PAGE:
View Full Version : The Curse of Qwerty - Chapter One - The Magic Typewriter (648 words)

July 22nd, 2014, 09:31 PM
On the drive to the antique shop, Emily watched the Danube River meander between the cities of Buda and Pest. That's me, she thought, wandering between who I am and who they expect me to be. Budapest. What a strange place for a vacation. This is how I'll feel in boarding school when I turn 14. A stranger. Bored and alone. There won't even be any boys.

When they arrived at the shop, she followed her parents inside. The man standing behind the counter said, without smiling, "Jo reggelt kivanok." Emily guessed that meant "Hello." or "Good morning." He looked like a shriveled old potato left too long in the pantry.

The shop looked like its owner: dark, dirty and disheveled. The only light came from the sun streaming through the six small windows above the front door, and the shelves were crowded with things covered in dust, and stacked on top of each other. The dust alone convinced Emily his customers had not been fooled by the dim light, that even the owner didn't care about his so-called antiques.

Antiques. What a silly word. Just a way to make junk sound like something valuable. Everything in this shop has been forgotten. Like the stuff in my grandmother's attic, where I used to hide to enjoy being forgotten.

The antique store back home in Kansas was named Good Riddance and rightfully so, because most of the things for sale were not junk. And it was clean and well-lit. This shop reminded Emily of the one in the movie Gremlins. Her parents would not have approved of her watching a movie like that, so she and her friend Zoey had found it on You Tube. Emily shuddered to think something like Gizmo could be hiding in this shop.

With these thoughts swirling around in the back of her head, Emily ambled toward the back of the shop. Turning a corner, she had a clear view of the windows above the front door and noticed the glass in each of the six rectangular panes had been yellowed with age, softened by the sunlight passing through it. The windows let the light in because it's welcome here.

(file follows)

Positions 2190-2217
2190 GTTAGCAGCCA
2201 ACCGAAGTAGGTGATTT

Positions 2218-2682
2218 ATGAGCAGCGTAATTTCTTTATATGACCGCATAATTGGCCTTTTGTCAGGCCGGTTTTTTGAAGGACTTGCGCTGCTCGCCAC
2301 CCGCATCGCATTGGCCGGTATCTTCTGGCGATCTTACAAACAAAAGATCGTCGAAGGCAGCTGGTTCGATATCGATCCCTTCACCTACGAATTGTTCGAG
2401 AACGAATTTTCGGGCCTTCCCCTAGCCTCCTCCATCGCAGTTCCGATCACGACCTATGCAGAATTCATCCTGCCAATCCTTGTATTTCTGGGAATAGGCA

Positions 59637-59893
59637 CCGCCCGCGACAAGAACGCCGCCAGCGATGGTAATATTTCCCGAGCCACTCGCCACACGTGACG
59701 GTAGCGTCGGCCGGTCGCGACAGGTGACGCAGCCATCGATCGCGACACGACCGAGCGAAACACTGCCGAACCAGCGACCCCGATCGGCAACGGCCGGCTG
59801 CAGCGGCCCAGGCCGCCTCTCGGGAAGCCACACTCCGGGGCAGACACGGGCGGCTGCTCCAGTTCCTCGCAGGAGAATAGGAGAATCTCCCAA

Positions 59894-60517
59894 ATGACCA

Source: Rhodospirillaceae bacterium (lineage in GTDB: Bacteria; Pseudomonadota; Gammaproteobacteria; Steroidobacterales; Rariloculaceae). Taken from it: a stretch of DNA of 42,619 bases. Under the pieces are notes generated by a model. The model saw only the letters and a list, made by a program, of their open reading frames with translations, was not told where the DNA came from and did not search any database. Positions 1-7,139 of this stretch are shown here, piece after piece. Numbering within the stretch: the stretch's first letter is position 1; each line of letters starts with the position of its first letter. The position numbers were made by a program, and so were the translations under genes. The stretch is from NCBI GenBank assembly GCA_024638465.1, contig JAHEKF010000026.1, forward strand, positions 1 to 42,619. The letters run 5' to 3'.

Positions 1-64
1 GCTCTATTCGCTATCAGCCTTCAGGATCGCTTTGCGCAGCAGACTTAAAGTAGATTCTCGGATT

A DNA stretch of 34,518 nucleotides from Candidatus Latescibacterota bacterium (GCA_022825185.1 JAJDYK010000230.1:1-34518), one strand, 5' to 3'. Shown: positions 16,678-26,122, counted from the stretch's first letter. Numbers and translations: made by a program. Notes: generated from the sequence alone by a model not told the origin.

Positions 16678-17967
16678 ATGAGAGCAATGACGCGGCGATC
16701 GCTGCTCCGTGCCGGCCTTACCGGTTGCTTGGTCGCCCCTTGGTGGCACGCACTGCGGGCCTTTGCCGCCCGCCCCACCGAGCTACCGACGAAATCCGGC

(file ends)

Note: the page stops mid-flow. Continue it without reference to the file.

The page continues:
Watching the dust floating in the light, suspended by it, Emily's feelings toward the musty old shop softened, as if she too had permission to be there.

In the next aisle, an old typewriter caught her eye. She leaned over and blew off the dust. The royal-blue case was decorated with gold pin striping and a seal or emblem of some kind on the front. The keys sitting in the long sweeping curve of the faceplate looked like the beads of a necklace around a lady's neck. Maybe it belonged to a princess, she thought.

Emily looked around to make sure nobody was watching, took a piece of paper from the notepad in her purse and put it in the typewriter. She leaned forward to type, but noticed the keys were not in the same positions as the keys on her computer keyboard back home. The letters on this typewriter looked as if someone had tossed them onto the keys with no thought whatsoever.

She had to hunt for the keys she wanted but finally typed MY NAME IS EMILY. When she was done, she saw the typewriter had printed MT LAMD G: DMGPT.

As Emily stood there wondering why the typewriter had printed different letters than the ones she had typed, the keys began striking the paper by themselves.

Emily stepped back and stared wide-eyed at the typewriter as it printed MT LAMD G: DPG:A directly below the letters she had typed moments before.

"Wow!" yelled Emily, then she turned to see if anyone had heard her outburst. "This is a magic typewriter." she whispered, then ran to find her parents, who were bickering over an old clock.